Wednesday, August 5, 2015

Conservation genetics in Latin America

A recently published special issue of the Journal of Heredity focuses on case studies of real-world applications of conservation genetics in Latin America, from nabbing parrot smugglers to exposing fraudulent fish sales. The discipline of conservation genetics has been growing for at least four decades. But only relatively recently have genetic techniques such as DNA Barcoding been used not only to understand conservation issues, but to solve those problems as well. The application of such genetic techniques becomes increasingly important in Latin America, where the vast biodiversity is in decline due to an inexorable economic development. 

Latin America has an unusual level of biodiversity, and is also undergoing unprecedented development, making the region of particular conservation concern. But these factors also contribute to the growth of a scientific community able to provide real help, given the right support.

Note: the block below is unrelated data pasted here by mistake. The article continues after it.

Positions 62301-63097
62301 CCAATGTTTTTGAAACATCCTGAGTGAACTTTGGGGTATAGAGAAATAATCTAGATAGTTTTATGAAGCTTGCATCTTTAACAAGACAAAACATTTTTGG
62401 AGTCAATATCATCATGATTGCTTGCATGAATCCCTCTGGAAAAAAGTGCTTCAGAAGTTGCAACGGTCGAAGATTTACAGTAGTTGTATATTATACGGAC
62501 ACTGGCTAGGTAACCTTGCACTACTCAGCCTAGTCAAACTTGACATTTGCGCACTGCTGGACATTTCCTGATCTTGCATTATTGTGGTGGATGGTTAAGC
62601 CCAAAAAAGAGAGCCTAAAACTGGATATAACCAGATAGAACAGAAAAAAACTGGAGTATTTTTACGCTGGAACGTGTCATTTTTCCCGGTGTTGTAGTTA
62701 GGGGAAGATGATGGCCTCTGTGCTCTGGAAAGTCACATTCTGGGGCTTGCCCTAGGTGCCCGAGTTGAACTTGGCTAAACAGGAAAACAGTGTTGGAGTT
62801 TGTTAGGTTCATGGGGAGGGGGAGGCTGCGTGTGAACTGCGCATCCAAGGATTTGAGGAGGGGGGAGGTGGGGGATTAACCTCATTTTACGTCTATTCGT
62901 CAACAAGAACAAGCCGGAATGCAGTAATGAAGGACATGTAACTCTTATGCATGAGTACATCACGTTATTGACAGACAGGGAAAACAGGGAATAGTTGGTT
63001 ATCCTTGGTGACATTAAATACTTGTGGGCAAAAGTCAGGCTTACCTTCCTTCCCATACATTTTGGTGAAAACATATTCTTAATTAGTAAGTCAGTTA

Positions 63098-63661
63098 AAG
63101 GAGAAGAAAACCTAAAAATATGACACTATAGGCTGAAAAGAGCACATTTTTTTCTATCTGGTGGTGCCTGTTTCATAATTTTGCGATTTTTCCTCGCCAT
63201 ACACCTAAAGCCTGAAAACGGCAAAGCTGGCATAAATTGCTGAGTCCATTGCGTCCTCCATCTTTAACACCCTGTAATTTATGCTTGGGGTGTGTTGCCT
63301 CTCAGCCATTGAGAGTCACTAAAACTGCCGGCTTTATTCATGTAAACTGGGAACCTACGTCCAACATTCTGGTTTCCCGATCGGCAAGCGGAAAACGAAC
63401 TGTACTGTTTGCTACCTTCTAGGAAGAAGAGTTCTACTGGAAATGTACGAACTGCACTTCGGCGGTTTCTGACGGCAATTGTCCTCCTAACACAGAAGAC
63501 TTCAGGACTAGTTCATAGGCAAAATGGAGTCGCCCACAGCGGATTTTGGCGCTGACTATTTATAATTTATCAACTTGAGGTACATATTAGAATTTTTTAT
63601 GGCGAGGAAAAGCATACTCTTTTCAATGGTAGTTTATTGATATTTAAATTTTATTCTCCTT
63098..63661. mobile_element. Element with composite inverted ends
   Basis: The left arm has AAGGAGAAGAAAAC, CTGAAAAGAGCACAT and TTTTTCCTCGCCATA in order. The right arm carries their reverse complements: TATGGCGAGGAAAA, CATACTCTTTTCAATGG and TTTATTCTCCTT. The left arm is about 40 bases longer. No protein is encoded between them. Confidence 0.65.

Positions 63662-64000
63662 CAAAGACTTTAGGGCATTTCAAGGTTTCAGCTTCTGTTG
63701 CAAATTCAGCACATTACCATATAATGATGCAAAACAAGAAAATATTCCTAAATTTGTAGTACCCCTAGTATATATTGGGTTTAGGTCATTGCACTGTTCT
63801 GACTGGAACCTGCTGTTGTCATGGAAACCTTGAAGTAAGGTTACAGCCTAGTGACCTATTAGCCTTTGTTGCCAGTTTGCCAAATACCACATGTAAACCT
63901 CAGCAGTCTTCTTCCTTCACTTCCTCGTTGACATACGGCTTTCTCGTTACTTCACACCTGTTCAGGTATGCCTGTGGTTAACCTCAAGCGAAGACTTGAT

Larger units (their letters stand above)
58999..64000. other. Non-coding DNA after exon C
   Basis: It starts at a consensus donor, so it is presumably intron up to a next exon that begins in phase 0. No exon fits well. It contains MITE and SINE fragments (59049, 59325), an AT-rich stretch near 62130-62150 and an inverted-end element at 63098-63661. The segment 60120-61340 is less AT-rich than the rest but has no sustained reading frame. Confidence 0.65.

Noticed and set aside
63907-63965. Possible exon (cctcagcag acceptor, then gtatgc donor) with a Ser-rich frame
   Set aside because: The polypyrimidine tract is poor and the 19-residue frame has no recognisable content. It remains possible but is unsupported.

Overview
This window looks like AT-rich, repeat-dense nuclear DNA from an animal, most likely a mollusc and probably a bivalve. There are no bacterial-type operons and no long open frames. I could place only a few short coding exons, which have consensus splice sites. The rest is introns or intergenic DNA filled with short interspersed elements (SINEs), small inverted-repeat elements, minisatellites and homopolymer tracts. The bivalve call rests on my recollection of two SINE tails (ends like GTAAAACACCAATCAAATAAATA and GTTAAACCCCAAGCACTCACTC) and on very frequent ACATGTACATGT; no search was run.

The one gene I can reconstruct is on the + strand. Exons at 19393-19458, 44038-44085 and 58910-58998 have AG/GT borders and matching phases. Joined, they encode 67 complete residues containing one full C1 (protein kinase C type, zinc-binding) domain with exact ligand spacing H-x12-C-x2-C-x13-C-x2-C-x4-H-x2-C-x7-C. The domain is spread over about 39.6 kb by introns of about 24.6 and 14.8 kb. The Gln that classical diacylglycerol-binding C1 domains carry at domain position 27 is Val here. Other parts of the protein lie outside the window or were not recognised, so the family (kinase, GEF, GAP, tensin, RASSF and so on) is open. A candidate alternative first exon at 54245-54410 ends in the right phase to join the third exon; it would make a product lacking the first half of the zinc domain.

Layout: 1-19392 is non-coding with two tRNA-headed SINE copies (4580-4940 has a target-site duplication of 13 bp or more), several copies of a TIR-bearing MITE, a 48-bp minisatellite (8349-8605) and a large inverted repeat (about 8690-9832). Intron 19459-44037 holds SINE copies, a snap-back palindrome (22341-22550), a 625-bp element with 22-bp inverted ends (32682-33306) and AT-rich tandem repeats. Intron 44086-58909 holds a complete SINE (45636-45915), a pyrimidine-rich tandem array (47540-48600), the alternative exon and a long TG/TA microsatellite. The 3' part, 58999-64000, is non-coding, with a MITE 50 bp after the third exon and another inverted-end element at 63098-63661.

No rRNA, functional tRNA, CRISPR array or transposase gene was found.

That support began a decade ago with the establishment of La Red de Genética para la Conservacion (ReGeneC). ReGeneC provides an annual intensive course in conservation genetic techniques and applications for South American students and researchers. ReGeneC's work thus far culminated in a conference in Caracas, Venezuela in May 2014; many of the projects presented at the conference became part of the special issue which includes fifteen papers highlighting the use of genetic techniques to address problems in the conservation of Latin American biodiversity, ranging from trees to toads to tamarins:

Enjoy reading.

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